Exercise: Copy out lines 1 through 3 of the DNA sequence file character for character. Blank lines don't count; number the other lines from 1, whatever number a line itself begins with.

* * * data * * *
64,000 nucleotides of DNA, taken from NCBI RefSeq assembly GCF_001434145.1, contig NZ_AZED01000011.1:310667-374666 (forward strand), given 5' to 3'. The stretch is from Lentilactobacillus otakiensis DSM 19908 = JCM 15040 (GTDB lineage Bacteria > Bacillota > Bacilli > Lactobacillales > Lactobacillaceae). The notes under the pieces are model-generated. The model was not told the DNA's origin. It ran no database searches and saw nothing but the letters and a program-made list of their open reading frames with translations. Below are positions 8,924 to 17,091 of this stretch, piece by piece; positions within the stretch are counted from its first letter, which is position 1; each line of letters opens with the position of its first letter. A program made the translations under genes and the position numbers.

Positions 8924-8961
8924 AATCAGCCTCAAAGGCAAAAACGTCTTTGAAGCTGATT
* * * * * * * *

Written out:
64,000 nucleotides of DNA, taken from NCBI RefSeq assembly GCF_001434145.1, contig NZ_AZED01000011.1:310667-374666 (forward strand), given 5' to 3'. The stretch is from Lentilactobacillus otakiensis DSM 19908 = JCM 15040 (GTDB lineage Bacteria > Bacillota > Bacilli > Lactobacillales > Lactobacillaceae). The notes under the pieces are model-generated. The model was not told the DNA's origin. It ran no database searches and saw nothing but the letters and a program-made list of their open reading frames with translations. Below are positions 8,924 to 17,091 of this stretch, piece by piece; positions within the stretch are counted from its first letter, which is position 1; each line of letters opens with the position of its first letter. A program made the translations under genes and the position numbers.

Positions 8924-8961
8924 AATCAGCCTCAAAGGCAAAAACGTCTTTGAAGCTGATT